Tuesday, August 15, 2006

More on Günter Grass, Nobel Laureate and hypocrite extrordinaire

Günter Grass embodied to many in Germany the lessons learned from its Nazi past: Uncover, confront and oppose moral cowardice lest it corrupt the nation/individual. Pity he didn't take his own advice.

Now the Germans he gulled for so long are upset. The IHT has a good look at the controversy:
For decades, the novelist Günter Grass has assumed a voice of moral authority in Germany, one that endlessly exhorted his compatriots to confront their Nazi past. So Grass's confession over the weekend that he was in the Waffen SS, the combat arm of the Nazi organization that carried out the Holocaust, has produced dismay in its purest form.

Now, even Grass's most ardent fans find themselves walking the moral fine lines that pervade debates on Germany's past, praising the Nobel- winning novelist's work and noting that he stands accused of no crime.

But the admiration cannot obscure their outrage that Grass waited over 60 years to tell the whole truth. [...]

By Monday, this hitherto unknown chapter of Grass's life was shaping up as a signature event of the German literary year, one bound to thrust Germany back into a debate about the past only a few weeks after joyous, flag-waving Germans lent a new, unabashed face to patriotism during the World Cup.

To many, the revelation, on the eve of publication of his autobiography, "Peeling Onions," which briefly discusses the SS episode, smacks of a bald attempt to sell more books.
That and he probably wanted to get the truth out before someone else published the information are the most likely reasons. This will certainly help sell more books, and probably guarantees a quick translation into English.

Had this information been released by anyone else his reputation would be in tatters.
Others have found reason to defend Grass, who is widely regarded as a literary figure of the first rank, for doing what any German would have done then. [...]

In the book, whose relevant excerpts were obtained by the International Herald Tribune, Grass makes clear that his reluctance to confront "the word and the double letters" - the Waffen SS - stemmed from pure embarrassment.

"After the war, I wanted, out of growing shame, to forget the things which in my young years I embraced with dumb pride," Grass writes.

This explanation rings thin to many of those who have pored over classics like "The Tin Drum," Grass's 1959 tale of Oskar Matzerath, a dwarf who witnessed the cataclysmic war years from Danzig, now Gdansk, Poland.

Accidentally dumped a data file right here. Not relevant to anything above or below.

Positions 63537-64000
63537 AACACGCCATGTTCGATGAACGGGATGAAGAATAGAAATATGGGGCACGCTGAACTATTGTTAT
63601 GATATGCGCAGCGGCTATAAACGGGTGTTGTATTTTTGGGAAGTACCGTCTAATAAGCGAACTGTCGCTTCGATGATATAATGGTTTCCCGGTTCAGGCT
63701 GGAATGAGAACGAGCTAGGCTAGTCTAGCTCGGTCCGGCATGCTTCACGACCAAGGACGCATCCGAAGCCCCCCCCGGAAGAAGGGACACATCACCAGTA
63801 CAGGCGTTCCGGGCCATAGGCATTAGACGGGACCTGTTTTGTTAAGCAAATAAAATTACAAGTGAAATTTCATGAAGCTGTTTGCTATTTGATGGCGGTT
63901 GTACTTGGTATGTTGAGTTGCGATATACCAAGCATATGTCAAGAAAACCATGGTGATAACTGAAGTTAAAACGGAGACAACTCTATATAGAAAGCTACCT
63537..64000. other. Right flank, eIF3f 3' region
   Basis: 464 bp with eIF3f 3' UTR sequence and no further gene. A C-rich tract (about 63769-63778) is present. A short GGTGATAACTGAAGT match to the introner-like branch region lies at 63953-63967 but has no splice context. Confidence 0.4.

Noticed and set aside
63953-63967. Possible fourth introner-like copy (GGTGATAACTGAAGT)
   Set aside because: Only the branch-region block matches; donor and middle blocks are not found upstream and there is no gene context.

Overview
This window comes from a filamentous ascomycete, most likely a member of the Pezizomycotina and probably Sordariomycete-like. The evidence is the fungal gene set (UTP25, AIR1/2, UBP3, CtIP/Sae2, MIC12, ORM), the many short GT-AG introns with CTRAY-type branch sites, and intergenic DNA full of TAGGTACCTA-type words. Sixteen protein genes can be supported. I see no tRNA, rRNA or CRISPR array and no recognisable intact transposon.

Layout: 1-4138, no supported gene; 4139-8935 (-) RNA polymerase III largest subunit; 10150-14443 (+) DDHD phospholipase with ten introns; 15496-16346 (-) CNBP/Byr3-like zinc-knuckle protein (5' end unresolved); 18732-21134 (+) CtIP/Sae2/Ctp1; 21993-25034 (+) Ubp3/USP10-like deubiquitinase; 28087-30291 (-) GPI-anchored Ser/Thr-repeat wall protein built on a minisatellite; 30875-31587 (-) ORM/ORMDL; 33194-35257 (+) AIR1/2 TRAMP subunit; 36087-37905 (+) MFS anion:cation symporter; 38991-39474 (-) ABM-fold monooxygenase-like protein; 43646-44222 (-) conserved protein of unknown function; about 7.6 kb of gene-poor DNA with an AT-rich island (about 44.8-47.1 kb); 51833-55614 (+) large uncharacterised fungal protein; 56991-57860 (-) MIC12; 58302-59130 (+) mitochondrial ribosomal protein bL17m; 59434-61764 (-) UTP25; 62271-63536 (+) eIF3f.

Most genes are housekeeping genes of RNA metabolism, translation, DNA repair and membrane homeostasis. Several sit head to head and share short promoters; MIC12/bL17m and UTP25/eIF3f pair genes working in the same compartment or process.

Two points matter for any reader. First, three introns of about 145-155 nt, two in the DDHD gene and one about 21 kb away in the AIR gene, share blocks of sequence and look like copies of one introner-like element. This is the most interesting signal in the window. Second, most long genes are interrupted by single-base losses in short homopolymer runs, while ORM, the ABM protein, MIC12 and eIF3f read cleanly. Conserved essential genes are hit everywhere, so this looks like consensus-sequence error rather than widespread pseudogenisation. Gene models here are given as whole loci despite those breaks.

For decades, Germans have heard Grass, whose politics have always leaned left, lecture on confronting the past. [...]

Now, all of Grass's past exhortations are colored by his fresh admission, and by his reluctance, evident in the interview, to do more than allude briefly to his feelings in 1944 and 1945.

To Hellmuth Karasek, one of Germany's leading literary critics, the message is that Grass should now keep silent.

"I hope that finally he has sense to shut his mouth," Karasek said. "He should simply enjoy being a great writer."

Others smelled the opportunity to settle scores. The conservative Christian Democratic Union was often a target of Grass's criticism, notably for its inclusion of former Nazis, and its politicians were quick to admonish now.

"Günter Grass has been making moral demands on politicians his whole life," Wolfgang Börsen, who handles cultural policy for the party, told the tabloid Bild. "Now he should make these demands of himself and honorably give back all the honors he received - including the Nobel Prize," awarded in 1999.

Grass, now 78 and of the German generation shaped entirely by the war, has long admitted that he was fascinated by the Nazi regime.

He has also said before that he tried to join the navy at age 15 but was turned down, and that he came to understand the scope of the Nazi crimes while a prisoner of war under American control from April 1945 through 1946.

But Grass's new statements have redefined his life between October 1944 and April 1945, when he was wounded and captured by the Americans.

Grass had told Jürgs, his biographer, that he had been a Flakhelfer, a young assistant on antiaircraft batteries, in Berlin until he headed east to avoid the advancing Red Army.

Now, his story is that he was drafted around his 17th birthday in October 1944, sent to Dresden for training in the Waffen SS, the branch of the SS devoted to combat and not, like the SS proper, to carrying out the Holocaust. [...]

Though lyrical and highly descriptive, the six pages on the Waffen SS in the autobiography give little insight into Grass's motivations and mental state in late 1944. Under questioning by Schirrmacher and another interviewer, Grass revealed only slightly more.

He said he was keen to join the military at age 15 in part as a rebellion against his family. Once he was drafted at age 17, Grass said he quickly learned that military life was a boring and dangerous grind, and he resorted to tricks like drinking oil from a sardine can to fake jaundice and get into the infirmary.

The guilt that he felt later - which he said prodded him eventually into writing the current book - was absent at the time. Later, he said, his guilt became inextricably connected to the question of whether he could have recognized, at the time, what was happening to him. [...]
Like many scandals, it's not the act (who could hold fighting for one's country as a 17 year old against him?), but rather the cover-up which is harming him. That and the fact he's now in the hypocrite hall of fame.